Old Bus Photos

Southdown – Dennis Falcon – FUF 181 – 181

FUF 181

Southdown Motor Services
1939
Dennis Falcon P4
Harrington B30C

In 1938, Dennis replaced its multiplicity of of small buses for lightly trafficked routes – Dart, Pike, Arrow Minor, Ace and Mace – with one model, the Falcon. This was offered with normal or forward control, the engine options being Dennis 3.77 side valve petrol, or Gardner 4LK or Perkins P6 diesel. In 1938 Southdown took over the Worthing Tramocar business and began replacing the original Shelvoke and Drewry Freighters, at first with new Freighters. More about the Tramocar business may be found on OBP here:- http://www.old-bus-photos.co.uk/?p=19218 
In April/May 1939 Southdown moved towards conventional buses for the Tramocar services, and purchased FUF 180/1, fleet nos. 80/1, two forward control Dennis Falcon P4s with Harrington B30C bodies offering easy access to the elderly clientele of Worthing. A third similar chassis, JUF 82, no. 82, but with Dennis B30R bodywork, arrived later that year in December after war had broken out, by which time only about 50 Falcons in total had been been produced by Dennis. In 1949 Southdown again turned to the lightweight Falcon P4, buying a further nine with Dennis B30R bodies, JUF 83-91 with matching fleet nos., for its service between Havant and Hayling Island which crossed a frail, elderly wooden bridge over the Langstone Channel built in 1824, on which a toll applied. Even then the bus went over tentatively and unladen, the passengers having to alight and walk across to rejoin it on the far side. The two ex Tramocar Falcons were transferred to the Hayling Island service to complement the ten later arrivals. The Langstone Bridge was replaced by a new structure in 1956, but the crossing toll remained until 1960. None of the Dennis bodied Falcons seems to have survived, but Harrington bodied FUF 181 of 1939 was once extant on the preservation scene. It is seen above at Brighton on the HCVC Rally in May 1970. Currently it is recorded as undergoing further restorative work. The prominent starting handles on all the Southdown Falcons suggests that they were powered by the robust 3.77 litre side valve petrol engine rather than the Gardner 4LK, but confirmation would be welcome.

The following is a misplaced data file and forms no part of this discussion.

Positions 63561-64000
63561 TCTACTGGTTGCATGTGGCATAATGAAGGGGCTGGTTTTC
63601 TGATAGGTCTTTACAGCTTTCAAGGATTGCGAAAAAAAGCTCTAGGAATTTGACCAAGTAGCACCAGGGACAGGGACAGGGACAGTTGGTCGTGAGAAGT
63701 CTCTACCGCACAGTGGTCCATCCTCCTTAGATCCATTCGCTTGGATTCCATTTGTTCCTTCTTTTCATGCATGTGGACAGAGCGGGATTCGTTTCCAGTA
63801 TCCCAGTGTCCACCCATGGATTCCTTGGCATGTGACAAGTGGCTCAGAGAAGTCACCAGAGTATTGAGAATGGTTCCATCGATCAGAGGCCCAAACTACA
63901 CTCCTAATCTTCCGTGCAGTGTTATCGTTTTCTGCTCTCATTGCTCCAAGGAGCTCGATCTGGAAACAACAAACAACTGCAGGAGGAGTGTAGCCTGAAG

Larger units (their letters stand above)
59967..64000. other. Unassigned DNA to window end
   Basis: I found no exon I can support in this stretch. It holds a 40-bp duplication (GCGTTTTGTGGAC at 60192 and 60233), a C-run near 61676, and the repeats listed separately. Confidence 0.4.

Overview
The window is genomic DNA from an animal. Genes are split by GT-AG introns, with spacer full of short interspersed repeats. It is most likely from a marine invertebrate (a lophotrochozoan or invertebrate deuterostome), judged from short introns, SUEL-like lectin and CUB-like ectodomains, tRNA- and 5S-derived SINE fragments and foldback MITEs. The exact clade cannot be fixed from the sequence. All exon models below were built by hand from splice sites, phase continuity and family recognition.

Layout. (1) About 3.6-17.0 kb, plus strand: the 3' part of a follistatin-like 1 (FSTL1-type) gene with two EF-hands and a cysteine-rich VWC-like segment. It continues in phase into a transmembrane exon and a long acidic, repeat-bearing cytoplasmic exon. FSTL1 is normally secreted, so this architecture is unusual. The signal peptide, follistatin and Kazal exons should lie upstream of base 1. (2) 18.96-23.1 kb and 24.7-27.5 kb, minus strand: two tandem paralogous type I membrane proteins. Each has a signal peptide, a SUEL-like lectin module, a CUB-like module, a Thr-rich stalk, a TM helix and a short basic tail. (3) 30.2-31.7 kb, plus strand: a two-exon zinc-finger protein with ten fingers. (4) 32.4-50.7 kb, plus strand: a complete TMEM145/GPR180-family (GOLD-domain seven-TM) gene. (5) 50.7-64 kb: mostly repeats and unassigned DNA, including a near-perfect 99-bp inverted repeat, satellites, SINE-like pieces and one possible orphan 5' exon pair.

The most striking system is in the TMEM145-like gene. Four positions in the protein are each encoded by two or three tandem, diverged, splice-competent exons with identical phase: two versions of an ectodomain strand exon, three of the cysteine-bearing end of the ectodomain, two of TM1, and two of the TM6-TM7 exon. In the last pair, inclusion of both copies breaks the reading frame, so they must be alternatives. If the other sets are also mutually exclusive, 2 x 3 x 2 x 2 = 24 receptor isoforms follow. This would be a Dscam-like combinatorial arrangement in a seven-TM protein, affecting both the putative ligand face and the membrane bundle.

Photograph and Copy contributed by Roger Cox


13/11/21 – 06:24

Hello Roger, I have just checked in Colin Druce’s excellent book ‘Southdown in Austerity’, and he confirms that these buses were indeed fitted with the Dennis 3.77 litre side valve petrol engine.

Roy Nicholson


 

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Southdown – Leyland Titan – UF 4813

Southdown - Leyland Titan - UF 4813

Southdown Motor Services
1929
Leyland Titan TD1
Brush O27/24RO

Seen at the Southgate roundabout on the A23 Crawley By Pass during the 3rd May 1970 HCVC Rally is UF 4813, a 1929 Leyland Titan TD1 with the Brush open top O27/24RO open staircase body that it carried from new – it is not a conversion. It was restored by Southdown who ran it on the Brighton seafront service for some years, and it currently remains with the Stagecoach heritage fleet. The TD1 model, very advanced when it appeared in 1927, had a six cylinder 6.8 litre overhead camshaft petrol engine of up to 98 bhp driving through a four speed sliding mesh gearbox. Most examples were bodied with the Leyland lowbridge body, the firm initially holding the UK royalty rights for the single offside gangway upper deck layout. Until these patent rights expired in the mid ‘thirties, other manufacturers employed the twin gangway form of the upper deck for lowbridge orders. AEC initially used the ‘camel roof’ design on its highbridge Regent buses purely for cosmetic effect to give a low height appearance from street level, but this was soon abandoned as public acceptance grew of the stability of double deck buses. UF 4813 carries the radiator design of 1929 that then became familiar on all subsequent TD1 and the later TD2 machines. Earlier production retained the radiator shape of the Leviathan.

Photograph and Copy contributed by Roger Cox


 

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Southdown – Leyland Titan – RUF 189/5 – 783/5

Southdown - Leyland Titan - RUF  189/5 - 783/5

Southdown - Leyland Titan - RUF  189/5 - 783/5

Southdown Motor Services
1956
Leyland Titan PD2/12
Beadle H59RD